As a psychiatric-mental health nurse practitioner, your focus will be on providing patients with holistic care for the treatment of disorders such as anxiety, mood disorders and ADHD. Often while collaborating with physicians, you’ll evaluate patients initially and continue to follow-up with them throughout the course of their treatment.
Women’s Health Nurse Practitioner
A women’s health nurse practitioner provides care and treatment for women throughout their lifespan. They are different than a certified nurse-midwife (CNM) who focuses solely on childbearing. In many instances, a women’s health nurse practitioner focuses on gynecological or childbearing treatment. However, you’ll also care for chronic and acute health conditions.
While being a nurse practitioner might bring visions of working hands-on with patients, not all will choose that career path. As a direct care NP, you’ll likely work with patients frequently and collaborate with other members of a skilled medical team that provides care in a hands-on manner.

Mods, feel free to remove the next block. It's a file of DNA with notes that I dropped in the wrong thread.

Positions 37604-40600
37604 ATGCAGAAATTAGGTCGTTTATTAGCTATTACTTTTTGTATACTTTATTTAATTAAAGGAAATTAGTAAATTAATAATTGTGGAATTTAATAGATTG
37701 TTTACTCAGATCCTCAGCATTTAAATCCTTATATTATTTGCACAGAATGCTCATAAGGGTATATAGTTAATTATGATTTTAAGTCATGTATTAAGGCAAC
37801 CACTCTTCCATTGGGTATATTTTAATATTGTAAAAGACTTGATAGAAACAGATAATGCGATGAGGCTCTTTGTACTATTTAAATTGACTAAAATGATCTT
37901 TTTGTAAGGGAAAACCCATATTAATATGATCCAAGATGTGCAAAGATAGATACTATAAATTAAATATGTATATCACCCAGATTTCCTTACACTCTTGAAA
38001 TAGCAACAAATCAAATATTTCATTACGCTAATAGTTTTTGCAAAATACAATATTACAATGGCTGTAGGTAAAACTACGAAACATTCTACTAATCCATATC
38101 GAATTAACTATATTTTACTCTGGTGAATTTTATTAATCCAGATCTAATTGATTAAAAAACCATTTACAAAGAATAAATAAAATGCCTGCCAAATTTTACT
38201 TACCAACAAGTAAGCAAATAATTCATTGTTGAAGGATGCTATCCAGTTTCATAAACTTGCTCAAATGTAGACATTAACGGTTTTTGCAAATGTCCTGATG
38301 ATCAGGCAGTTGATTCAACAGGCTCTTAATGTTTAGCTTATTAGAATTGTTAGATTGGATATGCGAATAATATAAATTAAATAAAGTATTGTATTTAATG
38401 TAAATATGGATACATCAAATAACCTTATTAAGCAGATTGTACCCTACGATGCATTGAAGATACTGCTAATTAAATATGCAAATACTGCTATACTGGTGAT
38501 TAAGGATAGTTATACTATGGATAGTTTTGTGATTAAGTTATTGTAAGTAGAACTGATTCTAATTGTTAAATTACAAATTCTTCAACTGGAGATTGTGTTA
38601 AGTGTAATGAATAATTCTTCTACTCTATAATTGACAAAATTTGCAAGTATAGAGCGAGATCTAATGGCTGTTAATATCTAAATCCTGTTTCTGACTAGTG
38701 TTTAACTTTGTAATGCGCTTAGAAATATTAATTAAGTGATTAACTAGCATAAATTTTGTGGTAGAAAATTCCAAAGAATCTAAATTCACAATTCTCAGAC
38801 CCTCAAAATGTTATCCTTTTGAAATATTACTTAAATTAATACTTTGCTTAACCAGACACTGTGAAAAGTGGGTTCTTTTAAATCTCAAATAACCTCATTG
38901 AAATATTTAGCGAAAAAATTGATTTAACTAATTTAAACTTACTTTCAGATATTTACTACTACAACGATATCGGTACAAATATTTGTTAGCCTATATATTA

In an indirect care role, you’ll probably still work closely with other NPs as well as physicians, and you can still utilize your expertise in your specialization area, but your role won’t be focused on bedside care. Indirect care careers for NPs include:
- Nursing administration
- Nursing education
- Clinical writing/editing
- "Locum Tenens" roles (contract-based medical staffing – for example, at a law firm acting as an expert witness for testimony, etc.)
- Public health/government roles
The Bureau of Labor Statistics (BLS) projects the employment outlook for nurse practitioners as a whole to grow much faster than the average. During the 10-year period between 2018 and 2028, the industry is expected to grow by 62,000 jobs. Some of this growth can be attributed to the continued shortages of both nurses and physicians. Due to their advanced training, nurse practitioners are versatile and can fill many roles.
Nurse practitioner employment is often impacted by factors including:
- Area of specialization
- City/state of residence
- Type of employer
- Practice Authority of the state
- Geographical region (i.e. urban, suburban, rural, etc.)